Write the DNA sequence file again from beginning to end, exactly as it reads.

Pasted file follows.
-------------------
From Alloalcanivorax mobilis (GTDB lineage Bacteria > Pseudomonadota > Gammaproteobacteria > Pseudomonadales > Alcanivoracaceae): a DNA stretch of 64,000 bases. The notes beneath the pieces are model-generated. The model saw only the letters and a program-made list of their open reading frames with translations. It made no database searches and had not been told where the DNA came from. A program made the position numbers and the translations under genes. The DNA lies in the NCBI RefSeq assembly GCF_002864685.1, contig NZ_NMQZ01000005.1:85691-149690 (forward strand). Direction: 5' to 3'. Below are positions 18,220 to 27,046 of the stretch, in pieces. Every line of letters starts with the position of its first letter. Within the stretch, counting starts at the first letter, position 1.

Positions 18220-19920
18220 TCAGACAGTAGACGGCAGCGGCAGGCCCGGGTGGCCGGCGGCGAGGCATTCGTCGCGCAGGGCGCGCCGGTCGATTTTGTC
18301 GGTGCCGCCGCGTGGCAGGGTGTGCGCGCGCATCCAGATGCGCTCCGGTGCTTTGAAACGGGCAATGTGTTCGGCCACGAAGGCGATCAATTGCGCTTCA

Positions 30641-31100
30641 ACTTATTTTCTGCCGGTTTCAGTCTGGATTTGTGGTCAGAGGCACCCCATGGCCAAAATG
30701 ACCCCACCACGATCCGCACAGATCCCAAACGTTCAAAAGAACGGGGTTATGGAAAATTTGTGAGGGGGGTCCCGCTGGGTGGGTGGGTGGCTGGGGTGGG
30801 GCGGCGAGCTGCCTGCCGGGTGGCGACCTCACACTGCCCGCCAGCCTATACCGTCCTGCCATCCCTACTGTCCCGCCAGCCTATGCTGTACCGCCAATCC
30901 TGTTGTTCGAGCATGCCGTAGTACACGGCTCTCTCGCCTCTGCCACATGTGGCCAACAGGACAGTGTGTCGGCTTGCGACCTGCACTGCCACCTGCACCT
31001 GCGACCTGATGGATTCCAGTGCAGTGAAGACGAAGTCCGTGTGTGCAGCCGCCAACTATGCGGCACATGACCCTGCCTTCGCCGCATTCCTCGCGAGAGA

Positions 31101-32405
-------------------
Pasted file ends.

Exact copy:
From Alloalcanivorax mobilis (GTDB lineage Bacteria > Pseudomonadota > Gammaproteobacteria > Pseudomonadales > Alcanivoracaceae): a DNA stretch of 64,000 bases. The notes beneath the pieces are model-generated. The model saw only the letters and a program-made list of their open reading frames with translations. It made no database searches and had not been told where the DNA came from. A program made the position numbers and the translations under genes. The DNA lies in the NCBI RefSeq assembly GCF_002864685.1, contig NZ_NMQZ01000005.1:85691-149690 (forward strand). Direction: 5' to 3'. Below are positions 18,220 to 27,046 of the stretch, in pieces. Every line of letters starts with the position of its first letter. Within the stretch, counting starts at the first letter, position 1.

Positions 18220-19920
18220 TCAGACAGTAGACGGCAGCGGCAGGCCCGGGTGGCCGGCGGCGAGGCATTCGTCGCGCAGGGCGCGCCGGTCGATTTTGTC
18301 GGTGCCGCCGCGTGGCAGGGTGTGCGCGCGCATCCAGATGCGCTCCGGTGCTTTGAAACGGGCAATGTGTTCGGCCACGAAGGCGATCAATTGCGCTTCA

Positions 30641-31100
30641 ACTTATTTTCTGCCGGTTTCAGTCTGGATTTGTGGTCAGAGGCACCCCATGGCCAAAATG
30701 ACCCCACCACGATCCGCACAGATCCCAAACGTTCAAAAGAACGGGGTTATGGAAAATTTGTGAGGGGGGTCCCGCTGGGTGGGTGGGTGGCTGGGGTGGG
30801 GCGGCGAGCTGCCTGCCGGGTGGCGACCTCACACTGCCCGCCAGCCTATACCGTCCTGCCATCCCTACTGTCCCGCCAGCCTATGCTGTACCGCCAATCC
30901 TGTTGTTCGAGCATGCCGTAGTACACGGCTCTCTCGCCTCTGCCACATGTGGCCAACAGGACAGTGTGTCGGCTTGCGACCTGCACTGCCACCTGCACCT
31001 GCGACCTGATGGATTCCAGTGCAGTGAAGACGAAGTCCGTGTGTGCAGCCGCCAACTATGCGGCACATGACCCTGCCTTCGCCGCATTCCTCGCGAGAGA

Positions 31101-32405